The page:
Shelly will explain how to identify the best group for automation, and discuss techniques for automation (even if you don't have the specialized technology). Leave with a plan on how to activate your annual giving stewardship at a higher level while actually reducing the work time spent on this group.

Participants in this session will:

  1. Learn about the marketing tools available for automation and how they can be leveraged for fundraising.
  2. Learn how to build a first-time donor stewardship plan for their first year of giving.
  3. Identify ways to maximize engagement with annual giving donors while reducing time spent.

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Donor-centred stewardship

Shannon Wilmot, Communications Officer, Development, Carleton University

Great donor stewardship is increasingly personal and delivered by various units and departments across campus. In this session, you will learn how Carleton University developed its customized stewardship programs and discuss best practices in the field. Topics will include personalized stewardship plans, impact reports, use of multimedia, and how to work collaboratively with colleagues across your university. You will also encounter the Stewardship Web, an innovative ecosystem and training tool that makes donor engagement a core part of everyone’s job.

Participants in this session will:

  1. Gain ideas on how to demonstrate impact to top donors.
  2. Learn to recognize areas for improvement in donor engagement.
  3. Be encouraged to develop greater collaboration not only among advancement units, but also with partners across campus.

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Pro-active and personal: Stewardship strategies for your top donors

Susan Wright, Director, Stewardship & Donor Relations, McMaster University

Effective stewardship takes a village.... it also takes time, patience and resources. What if you are lacking in all of these things? Susan will share some top tips for effective, proactive, and highly personalized stewardship for your institution's most generous donors.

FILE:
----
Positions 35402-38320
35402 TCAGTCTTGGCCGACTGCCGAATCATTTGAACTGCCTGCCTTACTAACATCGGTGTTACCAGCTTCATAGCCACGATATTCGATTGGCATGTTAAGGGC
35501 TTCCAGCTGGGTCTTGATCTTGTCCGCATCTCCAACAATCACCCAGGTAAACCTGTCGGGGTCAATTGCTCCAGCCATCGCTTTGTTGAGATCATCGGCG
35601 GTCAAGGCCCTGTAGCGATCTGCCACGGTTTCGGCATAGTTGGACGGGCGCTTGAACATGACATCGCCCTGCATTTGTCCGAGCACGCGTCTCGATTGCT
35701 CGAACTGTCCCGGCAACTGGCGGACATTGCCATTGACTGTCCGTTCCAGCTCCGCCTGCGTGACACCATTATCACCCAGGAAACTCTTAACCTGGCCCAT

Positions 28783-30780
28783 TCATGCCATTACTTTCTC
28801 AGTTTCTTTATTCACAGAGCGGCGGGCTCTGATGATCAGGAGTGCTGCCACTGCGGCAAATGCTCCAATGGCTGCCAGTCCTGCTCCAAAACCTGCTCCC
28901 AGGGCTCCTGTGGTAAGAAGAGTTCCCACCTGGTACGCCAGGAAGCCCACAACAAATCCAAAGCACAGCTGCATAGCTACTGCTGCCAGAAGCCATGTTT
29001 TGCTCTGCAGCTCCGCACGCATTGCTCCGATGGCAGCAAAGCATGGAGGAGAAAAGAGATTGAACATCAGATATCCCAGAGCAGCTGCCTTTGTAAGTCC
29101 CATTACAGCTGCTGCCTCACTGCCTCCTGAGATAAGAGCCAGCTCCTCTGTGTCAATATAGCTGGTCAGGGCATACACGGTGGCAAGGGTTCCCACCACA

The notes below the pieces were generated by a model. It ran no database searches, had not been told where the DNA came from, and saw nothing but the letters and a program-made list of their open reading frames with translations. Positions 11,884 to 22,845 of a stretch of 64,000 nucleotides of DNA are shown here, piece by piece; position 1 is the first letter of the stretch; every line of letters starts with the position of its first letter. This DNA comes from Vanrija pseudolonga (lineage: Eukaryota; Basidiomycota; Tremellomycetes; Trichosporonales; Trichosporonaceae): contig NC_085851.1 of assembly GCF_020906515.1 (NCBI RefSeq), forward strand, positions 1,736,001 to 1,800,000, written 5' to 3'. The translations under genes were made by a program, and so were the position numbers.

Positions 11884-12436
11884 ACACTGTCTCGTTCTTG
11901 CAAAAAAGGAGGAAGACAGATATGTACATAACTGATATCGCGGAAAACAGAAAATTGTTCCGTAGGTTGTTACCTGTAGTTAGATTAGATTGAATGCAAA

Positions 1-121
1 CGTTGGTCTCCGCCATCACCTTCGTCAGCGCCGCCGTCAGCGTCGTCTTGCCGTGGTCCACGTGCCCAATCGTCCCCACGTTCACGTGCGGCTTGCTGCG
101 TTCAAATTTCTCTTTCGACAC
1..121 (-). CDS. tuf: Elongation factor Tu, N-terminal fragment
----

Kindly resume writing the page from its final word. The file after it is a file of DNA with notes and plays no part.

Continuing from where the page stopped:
This session will:

  1. Define proactive approaches to stewardship.
  2. Review the top 10 tips for creating bespoke stewardship plans.
  3. Review stewardship long-term objectives.

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The W. Garfield Weston Foundation Fellowship at Loyalist College

Jeremy Braithwaite, Project Lead, The W. Garfield Weston Foundation Fellowship program; and Dianne Spencer, Executive Director, College Advancement & External Relations, Loyalist College

The W. Garfield Weston Foundation Fellowship is a unique skills and technology student/apprentice support system that began at Loyalist College in 2013 as a three-year pilot program. The Foundation's support has grown to provide over $1.3 million to support at least 150 Weston Fellows as well as awareness programs regarding careers in skilled trades.

This program has proven to have a positive effect on student recruitment, retention and program completion. The Fellowship focuses on developing and embracing passion for skills and technology, mentorship and community engagement, academic strength and financial support. We look forward to sharing this unique partnership as a model for similar programs in other colleges.

This session will:

  1. Review the development of The W. Garfield Weston Foundation program, which has been expanded from a 2013 pilot program to provide student support through 2020.
  2. Review partnership development with the Foundation, leading to new applications and financial support.

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Tips, tools and tricks for development on a dime; or, Lean and mean fundraising

Nancy Handrigan, Executive Director, Philanthropy and Campaign Director, Acadia University